In my knowledge of God, He is still speaking through the people in different ways and different capacity in the recent time. This is why I am tolerant to read very vast no matter the religion. A mentor would always tell me that the truth is everywhere and can be found anywhere. This is to say that the truth is not only contained in the bible. It is in the search of this truth that you and I can be saved, and not on dogma that has brainwashed the likes of my admonisher.
The Christian fanatics would always not subscribe from the above explicit because in their hinged mindset they have already ascribed Christianity as “a way of life”. And I have wondered how Christianity which barely came into existence two thousand years ago was “a way of life” whereas records show that the world is millions of years old.
It is against that backdrop of “Christianity is a way of life” that it becomes appalling that majority Christians, like my admonisher, see anybody who does not or passively read the bible as evil or who does not know God. To me, there is only one recorded Jesus Christ but that does not mean that there were/are no potential Christs before and after Him.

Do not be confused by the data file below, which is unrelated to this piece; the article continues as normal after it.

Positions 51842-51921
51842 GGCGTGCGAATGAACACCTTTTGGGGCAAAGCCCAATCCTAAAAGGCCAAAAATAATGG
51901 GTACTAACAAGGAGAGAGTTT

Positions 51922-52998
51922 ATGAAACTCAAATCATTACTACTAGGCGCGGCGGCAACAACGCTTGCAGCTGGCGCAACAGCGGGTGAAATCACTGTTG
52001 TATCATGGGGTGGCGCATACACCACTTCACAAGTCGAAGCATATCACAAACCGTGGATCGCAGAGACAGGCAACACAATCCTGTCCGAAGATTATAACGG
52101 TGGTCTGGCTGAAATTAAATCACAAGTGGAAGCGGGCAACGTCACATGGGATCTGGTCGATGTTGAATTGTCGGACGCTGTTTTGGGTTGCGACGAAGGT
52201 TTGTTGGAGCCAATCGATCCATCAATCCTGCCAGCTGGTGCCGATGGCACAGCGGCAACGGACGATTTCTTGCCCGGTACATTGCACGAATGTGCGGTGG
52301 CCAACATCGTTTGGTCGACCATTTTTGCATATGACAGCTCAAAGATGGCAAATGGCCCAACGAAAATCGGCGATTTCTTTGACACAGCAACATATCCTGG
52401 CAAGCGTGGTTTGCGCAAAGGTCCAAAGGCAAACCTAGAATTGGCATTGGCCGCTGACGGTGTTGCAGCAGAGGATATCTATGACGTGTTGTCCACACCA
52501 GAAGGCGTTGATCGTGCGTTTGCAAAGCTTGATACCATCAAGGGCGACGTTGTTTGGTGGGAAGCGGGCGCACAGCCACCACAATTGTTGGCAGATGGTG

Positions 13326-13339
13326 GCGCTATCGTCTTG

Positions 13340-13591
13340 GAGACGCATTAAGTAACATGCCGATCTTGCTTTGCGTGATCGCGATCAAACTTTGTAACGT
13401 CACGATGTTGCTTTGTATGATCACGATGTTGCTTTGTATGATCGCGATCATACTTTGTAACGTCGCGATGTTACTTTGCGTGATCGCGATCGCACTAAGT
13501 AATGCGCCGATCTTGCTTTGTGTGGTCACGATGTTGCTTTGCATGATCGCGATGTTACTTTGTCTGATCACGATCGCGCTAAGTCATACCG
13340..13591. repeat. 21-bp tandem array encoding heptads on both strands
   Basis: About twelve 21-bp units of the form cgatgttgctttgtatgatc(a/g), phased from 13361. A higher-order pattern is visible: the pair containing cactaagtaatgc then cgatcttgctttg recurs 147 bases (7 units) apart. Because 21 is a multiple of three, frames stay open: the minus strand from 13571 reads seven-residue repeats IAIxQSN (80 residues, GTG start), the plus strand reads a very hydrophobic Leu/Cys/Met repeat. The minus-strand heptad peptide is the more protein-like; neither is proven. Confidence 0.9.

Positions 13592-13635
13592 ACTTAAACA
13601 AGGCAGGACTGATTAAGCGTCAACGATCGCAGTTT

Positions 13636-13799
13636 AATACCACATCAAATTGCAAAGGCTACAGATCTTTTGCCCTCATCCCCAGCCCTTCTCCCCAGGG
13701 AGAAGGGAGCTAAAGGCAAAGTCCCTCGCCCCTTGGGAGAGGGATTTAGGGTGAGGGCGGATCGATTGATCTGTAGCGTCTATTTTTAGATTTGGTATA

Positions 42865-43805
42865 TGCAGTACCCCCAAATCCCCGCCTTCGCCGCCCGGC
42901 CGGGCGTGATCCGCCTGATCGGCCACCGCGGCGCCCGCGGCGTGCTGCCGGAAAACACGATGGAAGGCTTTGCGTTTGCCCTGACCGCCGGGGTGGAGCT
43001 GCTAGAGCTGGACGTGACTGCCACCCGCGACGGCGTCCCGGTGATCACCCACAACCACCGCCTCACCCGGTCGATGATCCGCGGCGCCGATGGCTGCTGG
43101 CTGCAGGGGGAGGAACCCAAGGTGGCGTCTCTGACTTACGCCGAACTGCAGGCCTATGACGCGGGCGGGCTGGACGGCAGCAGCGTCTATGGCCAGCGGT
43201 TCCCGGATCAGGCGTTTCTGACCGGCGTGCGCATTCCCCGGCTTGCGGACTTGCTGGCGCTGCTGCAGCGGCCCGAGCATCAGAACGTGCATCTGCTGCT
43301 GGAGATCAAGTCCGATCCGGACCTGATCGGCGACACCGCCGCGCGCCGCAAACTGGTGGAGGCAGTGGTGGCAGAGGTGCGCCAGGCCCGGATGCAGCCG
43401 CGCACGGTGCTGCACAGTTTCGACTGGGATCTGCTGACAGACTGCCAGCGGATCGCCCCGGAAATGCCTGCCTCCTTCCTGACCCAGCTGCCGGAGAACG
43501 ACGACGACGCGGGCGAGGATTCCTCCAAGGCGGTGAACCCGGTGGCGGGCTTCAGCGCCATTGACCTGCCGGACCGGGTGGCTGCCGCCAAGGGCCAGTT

People like Buddha who preached about morality and love five hundred years before Jesus Christ came, Gandhi, Martin Luther King Jr., Malcom X, Fela Kuti, Bob Marley and a host of others, did they fall from the blues? What were their messages? Do we not still get inspiration and upliftment of the soul from their sermons? Mohammed was a Prophet who even showed leadership without performing any miracle. Today, nearly one quarter of the world population have come to embrace his teachings. Why does the fanatic Christians see the bible as the only source of inspiration and anybody who does not read it automatically becomes a Satan?
I am afraid the Church gurus intentionally barred their followers from reading other religious books so that they will not be exposed to the knowledge inherent in those books for the fear of losing followership. It is dangerous when a particular religious sect claims supremacy over others and is intolerant, thereby swimming in the euphoria of the bridge of pomposity and arrogance, which nature abhors.
It is this intolerance of other people’s faith by the different religious organizations that has brought this world to the irredeemable level it is today which is characterized by corruption, bestiality, nepotism, anarchy, terrorism, extra-judicial killings, sit-tight rule, just name them. These are products of lack of love which was supposed to be the epicenter of every religion of the world. It is annoying today how religionists’ czars have become the preachers of wars, hatred, division, bigotry etcetera in lure of becoming the preachers of love. Lives of people the world has lost in the tussle of religious supremacy, World Wars 1 and 2 did not record them.